Farewell to the Past

| 28 Sep 2011 | 02:47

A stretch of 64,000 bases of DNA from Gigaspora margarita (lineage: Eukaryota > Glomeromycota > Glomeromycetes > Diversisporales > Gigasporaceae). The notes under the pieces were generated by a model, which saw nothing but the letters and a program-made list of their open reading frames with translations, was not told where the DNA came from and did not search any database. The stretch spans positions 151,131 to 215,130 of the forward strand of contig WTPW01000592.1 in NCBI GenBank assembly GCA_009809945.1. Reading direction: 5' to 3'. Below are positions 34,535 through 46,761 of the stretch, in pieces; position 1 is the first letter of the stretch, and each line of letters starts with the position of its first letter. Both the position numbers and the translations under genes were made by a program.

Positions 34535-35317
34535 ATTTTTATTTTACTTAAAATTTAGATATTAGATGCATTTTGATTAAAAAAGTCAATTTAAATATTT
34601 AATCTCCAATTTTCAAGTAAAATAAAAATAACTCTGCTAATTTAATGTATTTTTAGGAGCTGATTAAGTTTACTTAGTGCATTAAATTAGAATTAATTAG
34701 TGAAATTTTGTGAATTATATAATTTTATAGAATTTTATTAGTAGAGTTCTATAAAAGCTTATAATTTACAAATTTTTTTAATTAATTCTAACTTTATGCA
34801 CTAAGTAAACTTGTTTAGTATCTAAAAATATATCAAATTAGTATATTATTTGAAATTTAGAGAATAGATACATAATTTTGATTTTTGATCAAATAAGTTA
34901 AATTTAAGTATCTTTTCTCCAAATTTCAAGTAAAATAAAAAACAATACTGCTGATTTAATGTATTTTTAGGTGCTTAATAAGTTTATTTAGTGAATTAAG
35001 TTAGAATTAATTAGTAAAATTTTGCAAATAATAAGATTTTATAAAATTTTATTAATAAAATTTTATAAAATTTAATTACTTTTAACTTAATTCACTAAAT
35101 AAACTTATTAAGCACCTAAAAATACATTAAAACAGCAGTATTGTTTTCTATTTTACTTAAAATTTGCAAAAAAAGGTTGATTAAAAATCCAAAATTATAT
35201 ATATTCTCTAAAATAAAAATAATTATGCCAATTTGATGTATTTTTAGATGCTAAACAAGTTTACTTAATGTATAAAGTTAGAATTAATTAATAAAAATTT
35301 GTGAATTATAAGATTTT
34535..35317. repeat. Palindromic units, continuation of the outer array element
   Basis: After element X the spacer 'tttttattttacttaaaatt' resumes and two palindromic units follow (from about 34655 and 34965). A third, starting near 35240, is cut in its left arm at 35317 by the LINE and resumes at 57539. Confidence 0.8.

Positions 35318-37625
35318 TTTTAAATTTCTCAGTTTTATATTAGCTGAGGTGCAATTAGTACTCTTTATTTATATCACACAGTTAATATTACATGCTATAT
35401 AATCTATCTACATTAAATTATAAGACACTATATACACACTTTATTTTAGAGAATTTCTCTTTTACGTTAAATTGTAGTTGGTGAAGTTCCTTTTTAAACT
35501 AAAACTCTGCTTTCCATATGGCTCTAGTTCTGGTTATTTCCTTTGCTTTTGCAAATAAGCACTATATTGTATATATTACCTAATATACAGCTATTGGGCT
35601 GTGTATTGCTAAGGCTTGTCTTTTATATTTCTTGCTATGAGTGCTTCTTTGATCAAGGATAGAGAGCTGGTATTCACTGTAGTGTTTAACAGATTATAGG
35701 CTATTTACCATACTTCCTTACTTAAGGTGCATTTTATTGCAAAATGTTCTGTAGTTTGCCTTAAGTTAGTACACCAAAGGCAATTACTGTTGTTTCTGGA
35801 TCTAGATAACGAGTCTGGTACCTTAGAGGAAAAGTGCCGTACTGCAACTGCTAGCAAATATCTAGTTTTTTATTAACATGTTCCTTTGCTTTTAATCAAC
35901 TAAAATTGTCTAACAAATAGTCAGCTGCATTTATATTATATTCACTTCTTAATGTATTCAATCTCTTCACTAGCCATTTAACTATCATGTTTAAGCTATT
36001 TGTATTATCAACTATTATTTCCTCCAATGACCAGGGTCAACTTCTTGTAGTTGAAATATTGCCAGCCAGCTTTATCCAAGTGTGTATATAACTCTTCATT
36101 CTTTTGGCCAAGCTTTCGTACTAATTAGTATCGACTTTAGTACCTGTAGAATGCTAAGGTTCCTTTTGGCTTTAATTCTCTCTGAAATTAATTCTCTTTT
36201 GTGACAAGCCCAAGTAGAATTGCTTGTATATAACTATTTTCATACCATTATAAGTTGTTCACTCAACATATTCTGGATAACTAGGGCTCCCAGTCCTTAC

SPARTA-In the middle of what was sometimes used as a dance floor, Louise Nazzaro quietly pushed a white, wrought-iron baby's crib back and forth. Nobody paid much attention to her; not any of the visitors who were mulling around the items on display; not anyone except for an elderly woman with a welcoming smile and fond memory sitting at the far end of the room. Jenny Paladini knew all about the crib, and she wasn't too shy to admit it. The crib was where she slept as an infant, she said, some 88 years ago, or just before 1920 when her parents, Sam and Suzie Nazzaro, opened the Central, a Sparta landmark hotel and restaurant that closed its doors for the final time earlier this month. Louise and her husband, Louis Nazzaro, along with his sisters, Jenny and Rose, are bidding goodbye to the Italian restaurant that had been a part of their family and the greater Sparta community for more than 80 years. Countless customers n some from afar, most nearby -- have come and gone through its doors with hungry stomachs and leftover memories. The Central will change ownership in a few weeks, when Louis and Louise close on the property where they have worked and lived above. Developers plan to build a commercial town center at the site along Main Street, which will include an age-restricted housing district that the longtime Sparta residents will have no part of when they soon begin their retirement. Nazzaro family members and close friends have spent a couple of weekends auctioning to the public items from their restaurant, memorabilia from their lives, pages from their past. Things were priced to sell, an auctioneer holding a clipboard said one Saturday, not to hold onto. There was no longer any room to store so many years after all, everyone in the family had agreed. All that remained was the space left in their hearts. "Everything that I want, I have. What would I do with all those glasses?" said Louise, looking out at the assorted champagne glasses and bar stools where customers once toasted each other to better days or tables where families just a few nights earlier had debated the merits of pizza instead of pasta. Jenny remembered some more, pointing to the large chandelier in the middle of the dining room, where couples young and old had danced many a night beneath the shining crystals. Jenny spoke of the glass figurines, how her nephew, DJ n Louise and Louis' kid -- used to be the only one who could reach high enough on top of a table to clean them. Jenny remembered some more, pointing to the ribbons still tied to the branches of the hanging jewelry. DJ had put them there one Christmas 13 years ago, and no one had bothered to take them down, not after he passed away just four months later, and not since. Jenny said DJ was no older than "30-something." Memories, both happy and sad, tend to die hard at the Central. The auctioneer sold the chandelier to a woman from Parsippany; a "package deal" Louis would later say with a hint of hidden sadness in his voice. He said the woman took the chandelier away. A friend of the family, he said, made sure she did not take the ribbons with her. "I wasn't there when they took the chandelier down," said Louis; neither was his wife. So many years; too much to keep; too much to let go. Jennifer McDuff had found out about the Central closing from her mother, Edwina, of Jefferson, who works at the flower shop a few buildings down the road. There were toys, antiques, linen table clothes and napkins, and more books than could be counted for everyone to look through. The moving out sale proved to be a good place to buy some collectable shot glasses for Jennifer's fiancé. "His guy friends" were coming over the next day and nine for $4.50 was a bargain, she said. Jenny Paladini kept remembering, reaching around the chair toward the back of the building where her father, a former shoemaker from Newton, used to plant vineyards and the local ladies n in those days out of necessity -- would hide behind the stems to sneak a smoke of tobacco. "Life goes on," said Louis Nazzaro, taking a break from helping his grandchildren upstairs clean out an old cedar chest, where they discovered the old football jersey grandpa wore as a player at Newton High School. "A lot of things have gone on in my life here."